Monday, September 25


Rights groups challenge Bush's deal with McCain et al.

"It only takes 30 seconds or so to see that the Senators have capitulated entirely, that the U.S. will hereafter violate the Geneva Conventions... and that there will be very little pretense about it," according to Marty Lederman, an international law professor at Georgetown University School of Law, who suggested that the White House had gotten the better of the rebels.

His interpretation of the deal's likely impact on the CIA's legal authority to use cruel or inhuman interrogation methods in defiance of the Conventions' Common Article 3 was similar to that of Human Rights Watch, the American Civil Liberties Union (ACLU) and most other groups.
The ACLU's legislative director, Caroline Fredrickson, assailed the deal as a "compromise of America's commitment to the rule of law."

Like other groups, she cited provisions in the bill, which will be taken up by the Republican-led House of Representatives next week, that would permit testimony that was coerced through cruel or inhumane treatment to be used as evidence in military trials, preclude the judicial branch from reviewing the government's compliance with the Geneva Conventions, and deny detainees the right to challenge their status in court.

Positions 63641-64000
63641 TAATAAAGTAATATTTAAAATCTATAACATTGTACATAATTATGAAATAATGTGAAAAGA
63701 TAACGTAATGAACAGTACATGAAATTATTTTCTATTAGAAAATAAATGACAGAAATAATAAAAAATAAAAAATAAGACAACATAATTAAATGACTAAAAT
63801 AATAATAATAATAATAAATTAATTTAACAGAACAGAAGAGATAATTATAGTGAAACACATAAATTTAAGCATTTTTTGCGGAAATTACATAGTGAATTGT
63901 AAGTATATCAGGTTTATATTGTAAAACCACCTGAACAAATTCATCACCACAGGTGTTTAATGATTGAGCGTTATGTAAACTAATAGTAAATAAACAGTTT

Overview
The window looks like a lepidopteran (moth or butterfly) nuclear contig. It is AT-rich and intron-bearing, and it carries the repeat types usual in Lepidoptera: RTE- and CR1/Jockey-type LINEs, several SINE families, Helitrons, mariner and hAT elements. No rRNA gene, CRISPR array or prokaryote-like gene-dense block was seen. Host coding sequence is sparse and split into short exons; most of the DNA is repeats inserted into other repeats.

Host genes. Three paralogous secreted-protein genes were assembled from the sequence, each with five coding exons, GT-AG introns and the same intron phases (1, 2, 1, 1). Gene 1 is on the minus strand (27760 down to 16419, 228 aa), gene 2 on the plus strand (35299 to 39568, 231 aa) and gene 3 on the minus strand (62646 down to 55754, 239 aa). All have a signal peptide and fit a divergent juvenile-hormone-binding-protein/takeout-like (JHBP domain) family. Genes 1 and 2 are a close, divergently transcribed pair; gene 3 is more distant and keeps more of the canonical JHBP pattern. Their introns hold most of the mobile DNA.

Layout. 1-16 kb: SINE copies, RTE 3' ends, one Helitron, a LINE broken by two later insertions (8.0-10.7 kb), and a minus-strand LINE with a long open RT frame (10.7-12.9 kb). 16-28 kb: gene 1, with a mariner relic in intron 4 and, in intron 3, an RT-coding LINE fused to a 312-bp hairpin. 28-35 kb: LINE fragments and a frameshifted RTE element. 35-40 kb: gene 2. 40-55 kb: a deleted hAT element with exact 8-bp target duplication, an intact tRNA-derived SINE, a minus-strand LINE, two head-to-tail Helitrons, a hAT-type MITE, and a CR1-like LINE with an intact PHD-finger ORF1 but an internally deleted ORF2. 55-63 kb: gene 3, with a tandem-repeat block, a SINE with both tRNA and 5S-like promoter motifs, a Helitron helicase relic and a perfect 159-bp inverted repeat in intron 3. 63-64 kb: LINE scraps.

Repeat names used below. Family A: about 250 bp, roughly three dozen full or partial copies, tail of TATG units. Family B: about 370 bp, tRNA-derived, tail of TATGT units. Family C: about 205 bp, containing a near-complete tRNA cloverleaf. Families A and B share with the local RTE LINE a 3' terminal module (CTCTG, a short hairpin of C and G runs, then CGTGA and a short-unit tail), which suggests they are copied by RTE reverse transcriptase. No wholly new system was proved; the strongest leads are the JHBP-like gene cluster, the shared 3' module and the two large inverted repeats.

"It is essential that the bill be amended to ensure that all detainees have access to the courts to challenge the legality of their detention and their treatment," said Human Rights Watch Executive Director Kenneth Roth.

"This 'deal' still wipes out habeas corpus," noted Michael Ratner, president of the Center for Constitutional Rights. "(Its) abolishment is the equivalent of the authorization of executive detention -- one of the hallmarks of a police state."

Ratner and other activists also noted that the compromise, if approved, would retroactively immunize military and CIA staff from prosecution under the 1995 War Crimes Act for violations of the Geneva Conventions committed during the "war on terror".

"This 'deal' amnesties those in the administration who may be guilty of war crimes as Argentina and Chile tried to do during their 'dirty wars'," Ratner said. "That is illegal under international law."

Tags: , ,


Post a Comment

<< Home